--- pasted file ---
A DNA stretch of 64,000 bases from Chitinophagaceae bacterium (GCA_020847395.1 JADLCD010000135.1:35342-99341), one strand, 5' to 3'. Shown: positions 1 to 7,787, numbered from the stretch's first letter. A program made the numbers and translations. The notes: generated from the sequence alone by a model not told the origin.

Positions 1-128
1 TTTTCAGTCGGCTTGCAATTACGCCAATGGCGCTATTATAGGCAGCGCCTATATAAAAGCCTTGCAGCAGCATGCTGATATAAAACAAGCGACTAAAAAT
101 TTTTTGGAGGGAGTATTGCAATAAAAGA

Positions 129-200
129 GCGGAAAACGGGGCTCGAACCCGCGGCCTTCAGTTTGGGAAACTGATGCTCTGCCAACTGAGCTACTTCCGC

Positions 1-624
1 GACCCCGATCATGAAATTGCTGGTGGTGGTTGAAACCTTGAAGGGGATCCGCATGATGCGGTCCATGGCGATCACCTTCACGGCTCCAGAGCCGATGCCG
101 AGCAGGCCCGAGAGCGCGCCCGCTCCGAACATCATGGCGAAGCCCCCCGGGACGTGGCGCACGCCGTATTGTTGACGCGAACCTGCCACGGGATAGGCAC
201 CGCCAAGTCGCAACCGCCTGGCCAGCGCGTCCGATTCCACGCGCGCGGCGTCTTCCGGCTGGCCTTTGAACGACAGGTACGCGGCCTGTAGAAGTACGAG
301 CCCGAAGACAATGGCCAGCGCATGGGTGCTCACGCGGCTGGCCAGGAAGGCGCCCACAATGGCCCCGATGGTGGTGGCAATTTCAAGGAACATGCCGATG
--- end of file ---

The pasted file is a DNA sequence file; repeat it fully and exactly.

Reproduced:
A DNA stretch of 64,000 bases from Chitinophagaceae bacterium (GCA_020847395.1 JADLCD010000135.1:35342-99341), one strand, 5' to 3'. Shown: positions 1 to 7,787, numbered from the stretch's first letter. A program made the numbers and translations. The notes: generated from the sequence alone by a model not told the origin.

Positions 1-128
1 TTTTCAGTCGGCTTGCAATTACGCCAATGGCGCTATTATAGGCAGCGCCTATATAAAAGCCTTGCAGCAGCATGCTGATATAAAACAAGCGACTAAAAAT
101 TTTTTGGAGGGAGTATTGCAATAAAAGA

Positions 129-200
129 GCGGAAAACGGGGCTCGAACCCGCGGCCTTCAGTTTGGGAAACTGATGCTCTGCCAACTGAGCTACTTCCGC

Positions 1-624
1 GACCCCGATCATGAAATTGCTGGTGGTGGTTGAAACCTTGAAGGGGATCCGCATGATGCGGTCCATGGCGATCACCTTCACGGCTCCAGAGCCGATGCCG
101 AGCAGGCCCGAGAGCGCGCCCGCTCCGAACATCATGGCGAAGCCCCCCGGGACGTGGCGCACGCCGTATTGTTGACGCGAACCTGCCACGGGATAGGCAC
201 CGCCAAGTCGCAACCGCCTGGCCAGCGCGTCCGATTCCACGCGCGCGGCGTCTTCCGGCTGGCCTTTGAACGACAGGTACGCGGCCTGTAGAAGTACGAG
301 CCCGAAGACAATGGCCAGCGCATGGGTGCTCACGCGGCTGGCCAGGAAGGCGCCCACAATGGCCCCGATGGTGGTGGCAATTTCAAGGAACATGCCGATG